Asked if he could use an extra School Resource Officer -- a regular police officer assigned to the school -- Poole said, "It might not be the first thing I'd want, but any help would be good. If they offered me one I'd certainly take it. I'm sure they could help with traffic if nothing else."

Oh, yes. Traffic. How will that work with an extra 400 to 800 students?

"I don't even want to think about it," Poole says.

-- Tucker Mitchell

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Hopewell is just a few years old and is already hopelessly overcrowded. One has to wonder how a school system such as CMS which has had access to literally billions in construction funds in the last decade, did not bother to look at a population projection map to figure out where it needed to build schools.

The reason I posted this thread here however is to discuss how this might affect development trends in Charlotte. One of the reasons that Charlotte did not fall into the doughnut effect (core of city dies) is its integrated county wide school system. If in the 1970 when schools integrated, there had been a separate city system from the rest of the county, the Charlotte of today might have been much different. Maybe it would have resembled a mini-Detroit or mini-Atlanta instead where the center of the city was mostly poor Blacks. This area would probably extend to about where Charlotte 4 is today which would have been built as a loop highway, and then you would see heavy suburban development beyond that.

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A number of political officials in N Meck have been on the record as saying they do not support this effort to secede.

<{POST_SNAPBACK}>

Grass roots efforts arise exactly to convince or replace politicians who do not listen to their constituients. Many times they are successful.

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I think it would be a bad move for the development of the Charlotte area. As far as the overcrowding goes, they can't build fast enough to account for the growth. I just think they should build bigger schools in the first place. When I was in the 10th grade in Texas, the town I lived in had 30,000 people, but my high school class was almost 600 people. The high school had 2400-2500 students in it.

I think that the elected officials there may oppose secession because they don't want the headache of being responsible for a school system. It's always easier to criticize and talk about what can be done better when you aren't responsible for operation. But when you have to do it, suddenly your creativity dwindles and the thickness of your skin decreases.

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Most likely what would happen is the Legislature would probably approve a plan which would create an elected School Board that would report to the County. (As it does today) Mecklenburg county would be forced to fund this new school district from taxes collected in the North.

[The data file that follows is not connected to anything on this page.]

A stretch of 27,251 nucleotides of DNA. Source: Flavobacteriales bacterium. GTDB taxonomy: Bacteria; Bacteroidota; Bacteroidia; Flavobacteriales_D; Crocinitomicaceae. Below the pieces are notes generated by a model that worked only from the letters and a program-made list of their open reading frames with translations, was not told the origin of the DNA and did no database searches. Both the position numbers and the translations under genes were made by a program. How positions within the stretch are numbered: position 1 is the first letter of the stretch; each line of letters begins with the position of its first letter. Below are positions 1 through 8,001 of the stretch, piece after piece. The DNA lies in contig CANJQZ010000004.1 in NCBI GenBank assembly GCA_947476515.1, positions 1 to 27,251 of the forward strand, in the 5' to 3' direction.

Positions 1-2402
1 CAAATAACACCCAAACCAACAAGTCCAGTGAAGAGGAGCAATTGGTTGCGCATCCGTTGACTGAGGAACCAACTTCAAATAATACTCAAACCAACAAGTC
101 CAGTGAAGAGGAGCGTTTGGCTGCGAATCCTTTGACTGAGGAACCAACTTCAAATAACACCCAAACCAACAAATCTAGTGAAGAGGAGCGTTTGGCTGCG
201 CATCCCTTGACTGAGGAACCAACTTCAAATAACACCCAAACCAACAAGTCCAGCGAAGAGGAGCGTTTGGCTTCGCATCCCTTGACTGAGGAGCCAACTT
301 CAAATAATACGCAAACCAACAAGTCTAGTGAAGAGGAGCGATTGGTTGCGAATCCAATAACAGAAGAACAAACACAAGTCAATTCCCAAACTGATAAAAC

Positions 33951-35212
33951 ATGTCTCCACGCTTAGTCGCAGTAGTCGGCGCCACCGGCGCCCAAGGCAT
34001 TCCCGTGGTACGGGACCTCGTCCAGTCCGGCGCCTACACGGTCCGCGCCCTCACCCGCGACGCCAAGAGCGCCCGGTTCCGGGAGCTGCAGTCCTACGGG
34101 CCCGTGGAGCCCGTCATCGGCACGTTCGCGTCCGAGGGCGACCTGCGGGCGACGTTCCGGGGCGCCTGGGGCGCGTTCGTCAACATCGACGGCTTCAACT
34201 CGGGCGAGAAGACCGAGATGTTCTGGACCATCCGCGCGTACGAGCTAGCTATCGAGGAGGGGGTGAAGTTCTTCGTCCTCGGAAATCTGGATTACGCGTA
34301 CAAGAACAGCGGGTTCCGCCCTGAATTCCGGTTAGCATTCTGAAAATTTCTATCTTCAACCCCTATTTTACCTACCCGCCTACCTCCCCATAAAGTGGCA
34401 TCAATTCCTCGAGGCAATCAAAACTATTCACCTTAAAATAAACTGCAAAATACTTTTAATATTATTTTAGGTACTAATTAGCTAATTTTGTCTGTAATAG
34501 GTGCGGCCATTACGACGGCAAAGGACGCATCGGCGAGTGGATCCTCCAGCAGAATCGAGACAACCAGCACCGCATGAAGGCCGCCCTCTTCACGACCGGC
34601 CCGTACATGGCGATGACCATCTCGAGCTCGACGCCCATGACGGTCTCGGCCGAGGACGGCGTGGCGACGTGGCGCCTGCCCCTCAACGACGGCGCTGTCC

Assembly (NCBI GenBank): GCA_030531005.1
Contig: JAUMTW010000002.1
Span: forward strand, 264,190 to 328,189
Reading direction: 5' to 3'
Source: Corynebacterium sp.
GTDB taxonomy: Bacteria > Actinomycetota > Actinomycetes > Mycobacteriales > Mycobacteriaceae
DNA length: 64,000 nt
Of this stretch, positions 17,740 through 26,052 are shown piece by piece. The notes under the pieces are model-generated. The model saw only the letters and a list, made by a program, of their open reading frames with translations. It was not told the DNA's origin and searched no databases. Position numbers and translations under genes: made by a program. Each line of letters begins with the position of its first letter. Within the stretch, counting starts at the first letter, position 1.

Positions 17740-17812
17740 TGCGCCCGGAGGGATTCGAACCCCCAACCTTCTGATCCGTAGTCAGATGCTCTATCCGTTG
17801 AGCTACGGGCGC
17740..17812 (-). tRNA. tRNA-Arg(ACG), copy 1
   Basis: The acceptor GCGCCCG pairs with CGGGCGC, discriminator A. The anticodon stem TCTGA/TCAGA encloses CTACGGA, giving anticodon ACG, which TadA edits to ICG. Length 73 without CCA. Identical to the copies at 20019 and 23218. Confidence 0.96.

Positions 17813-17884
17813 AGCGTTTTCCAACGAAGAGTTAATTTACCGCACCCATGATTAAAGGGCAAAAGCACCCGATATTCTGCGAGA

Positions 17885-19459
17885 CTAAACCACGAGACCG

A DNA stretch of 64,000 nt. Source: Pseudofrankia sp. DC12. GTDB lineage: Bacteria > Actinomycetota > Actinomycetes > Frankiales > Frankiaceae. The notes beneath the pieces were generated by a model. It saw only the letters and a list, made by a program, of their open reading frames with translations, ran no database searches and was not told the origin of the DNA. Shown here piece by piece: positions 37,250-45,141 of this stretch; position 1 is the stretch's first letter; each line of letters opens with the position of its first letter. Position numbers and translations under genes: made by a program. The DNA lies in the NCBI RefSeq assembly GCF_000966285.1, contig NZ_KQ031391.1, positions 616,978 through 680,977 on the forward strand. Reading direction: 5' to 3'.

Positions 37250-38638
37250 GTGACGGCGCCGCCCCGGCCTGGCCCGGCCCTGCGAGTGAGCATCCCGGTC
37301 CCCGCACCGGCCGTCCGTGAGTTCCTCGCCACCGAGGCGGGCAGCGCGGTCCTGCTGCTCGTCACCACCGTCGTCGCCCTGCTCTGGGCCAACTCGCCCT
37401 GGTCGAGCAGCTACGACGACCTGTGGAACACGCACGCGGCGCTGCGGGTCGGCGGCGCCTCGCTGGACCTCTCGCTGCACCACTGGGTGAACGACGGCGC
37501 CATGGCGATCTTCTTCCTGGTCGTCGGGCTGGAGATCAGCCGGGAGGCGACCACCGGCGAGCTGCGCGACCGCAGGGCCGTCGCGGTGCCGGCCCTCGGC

Tax equality will be a big issue since every dollar spent in the North is a dollar lost to Charlotte schools. Its not clear to me the city governments would be involved at all. Really the only difference from the present system would be the schools are completly controlled by local people, students would be limited to those who live in the area, and tax equality.

The NC Legislature could also grant the School Board the power to levy taxes but I don't see this happening.

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So would this basically mean that Hopewell High and all its feeder schools and North Mecklenburg High and all its feeder schools will become like "North Mecklenburg School District" or something?

I went to high school at Providence - loved it - but CMS always did seem to suck the life out of some stuff for lack of a better phrase.  I don't know how it is so much up in N Meck though

<{POST_SNAPBACK}>

I GO TO PROVIDENCE!!!

What year did u graduate?

Providence is another school that is grossly overcrowded, and CMS has most likely gotten even more anal since u left, the only senior priviledge these days is the senior bell.

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Sounds as if at least one CMS Board member (district that covers the North) is speaking in favor of the breakup. The results of the upcoming meeting will be very interesting as this has the potential for greatly changing where new development will go in Charlotte. Never underestimate the effect of bad/good schools on real estate. (even with those who have no kids).

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In my opinion, the most significant problem in CMS is poor management, and a focus on lowest cost, lowest quality at all levels. Their spending is often wasteful and counter-productive to the act of inspiring and education young minds. The managers of the system often show signs of being poorly educated, and focus on politics and broad-brush concepts that are usually paradoxically counter-productive (e.g. the best way to retain teachers in poor schools are to not allow them to leave... which in real life causes the teachers to quit the system).